Preview: Black Art Auction

Steve Walker, “Two Friends” (1998), acrylic on board, estimate: $1,000 - $2,000

Image courtesy Christopher West | Black Art Auction

Cresting and falling like ocean waves in a storm, abstract hues of teal and turquoise, with bold patches of emerald and lavender, reign in Felrath Hines’s The Island (1962). A graduate of Crispus Attucks High School, the Hoosier-born artist’s painting is one of a lot of more than 100 works by African-American artists available for sale at the inaugural Black Art Auction on May 16.

Billed as the only auction house in the world solely dedicated to the sale of African-American fine art, the Indianapolis-based auction features works spanning three centuries in mediums including painting, sculpture, assemblage, photography, and printmaking. Participants in the auction will be able to bid on Hines’s The Island and other works from his contemporaries, such as Alma Thomas’s exuberant colorist abstract paintings, Sam Gilliam’s sculptural postwar expressionist “drape” paintings, and Charles White’s “images of dignity” depicting powerful scenes of everyday African-American life.

The latest endeavor by Thom Pegg, owner of Tyler Fine Art in St. Louis, in partnership with Christopher West, owner of Christopher West Presents, the collection aims to serve as a resource on the depth and breadth of African-American practices and styles. In addition to the sale and display of these works, the duo plans to support ongoing scholarship on the historic and legacy artists featured in the collection in an effort to establish clear links between prominent figures of the group and those in close proximity that struggled to achieve similar acclaim.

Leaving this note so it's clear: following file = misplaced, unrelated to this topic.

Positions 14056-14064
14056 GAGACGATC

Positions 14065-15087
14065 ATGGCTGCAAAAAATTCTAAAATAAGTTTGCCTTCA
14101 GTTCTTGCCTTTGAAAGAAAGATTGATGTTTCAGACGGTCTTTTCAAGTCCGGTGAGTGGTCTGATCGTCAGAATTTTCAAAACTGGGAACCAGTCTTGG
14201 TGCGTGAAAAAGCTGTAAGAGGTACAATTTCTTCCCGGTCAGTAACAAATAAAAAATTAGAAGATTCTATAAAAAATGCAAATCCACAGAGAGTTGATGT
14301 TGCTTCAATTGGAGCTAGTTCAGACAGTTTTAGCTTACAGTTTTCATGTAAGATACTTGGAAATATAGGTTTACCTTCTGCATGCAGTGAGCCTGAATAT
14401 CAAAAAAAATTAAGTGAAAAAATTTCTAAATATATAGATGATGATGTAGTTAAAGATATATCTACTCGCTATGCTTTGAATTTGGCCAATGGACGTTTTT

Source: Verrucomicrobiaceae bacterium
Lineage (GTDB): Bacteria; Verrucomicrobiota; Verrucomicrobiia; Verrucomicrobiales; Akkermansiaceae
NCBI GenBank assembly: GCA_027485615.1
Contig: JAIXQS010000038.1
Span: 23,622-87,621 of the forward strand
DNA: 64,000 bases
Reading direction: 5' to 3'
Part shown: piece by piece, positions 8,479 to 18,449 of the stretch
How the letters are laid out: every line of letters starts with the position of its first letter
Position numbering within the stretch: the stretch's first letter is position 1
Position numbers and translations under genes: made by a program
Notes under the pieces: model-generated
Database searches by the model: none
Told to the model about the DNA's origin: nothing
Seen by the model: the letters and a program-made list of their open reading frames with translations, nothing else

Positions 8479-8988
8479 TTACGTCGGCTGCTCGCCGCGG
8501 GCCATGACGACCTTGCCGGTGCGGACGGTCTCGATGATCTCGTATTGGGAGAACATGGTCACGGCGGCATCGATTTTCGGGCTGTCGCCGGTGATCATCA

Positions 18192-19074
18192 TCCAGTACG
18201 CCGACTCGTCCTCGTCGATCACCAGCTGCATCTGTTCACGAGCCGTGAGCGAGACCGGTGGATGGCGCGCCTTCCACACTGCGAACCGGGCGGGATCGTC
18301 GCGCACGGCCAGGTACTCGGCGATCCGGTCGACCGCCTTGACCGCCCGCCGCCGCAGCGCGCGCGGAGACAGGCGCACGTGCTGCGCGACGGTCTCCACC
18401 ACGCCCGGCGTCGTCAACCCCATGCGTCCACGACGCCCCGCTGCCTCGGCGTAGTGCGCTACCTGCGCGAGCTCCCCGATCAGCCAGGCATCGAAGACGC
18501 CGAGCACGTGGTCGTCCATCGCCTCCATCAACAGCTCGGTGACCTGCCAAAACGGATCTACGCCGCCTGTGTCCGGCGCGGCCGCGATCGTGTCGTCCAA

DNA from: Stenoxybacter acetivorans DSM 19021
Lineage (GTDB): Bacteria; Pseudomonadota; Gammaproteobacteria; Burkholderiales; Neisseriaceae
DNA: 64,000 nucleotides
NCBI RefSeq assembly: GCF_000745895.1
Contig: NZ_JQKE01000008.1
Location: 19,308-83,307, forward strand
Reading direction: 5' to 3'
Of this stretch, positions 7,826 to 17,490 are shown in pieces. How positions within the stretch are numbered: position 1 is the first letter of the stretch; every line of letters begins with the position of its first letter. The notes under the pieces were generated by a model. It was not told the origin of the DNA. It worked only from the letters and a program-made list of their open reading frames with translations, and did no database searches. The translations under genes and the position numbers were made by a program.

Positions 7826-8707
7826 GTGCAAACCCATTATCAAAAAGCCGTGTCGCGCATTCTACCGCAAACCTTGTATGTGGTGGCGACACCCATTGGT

The collection represents a significant boon for the accessibility and representation of black art in the Indianapolis community, in which 28 percent of the city’s population is black. As African-American artists continue to struggle to obtain representation in historical art collections in museums across the world, Black Art Auction provides a new opportunity to rectify some of these issues in our community. If successful, Black Art Auction may contribute in furthering the legacy of native Hoosier artists such as Hines, while fostering a dialogue for the need of greater representation in our city.

The inaugural Black Art Action takes place Saturday, May 16 at noon at Black Art Auction (1497 N. Harding St., Indianapolis, 317-986-6084). Online, absentee, and live bidding available via the website and through invaluable (both have a 25 percent buyers premium) or through liveauctioneers (29 percent buyers premium). To arrange for phone bidding, email or call 317-986-6048.

Gallery (Images courtesy Black Art Auction):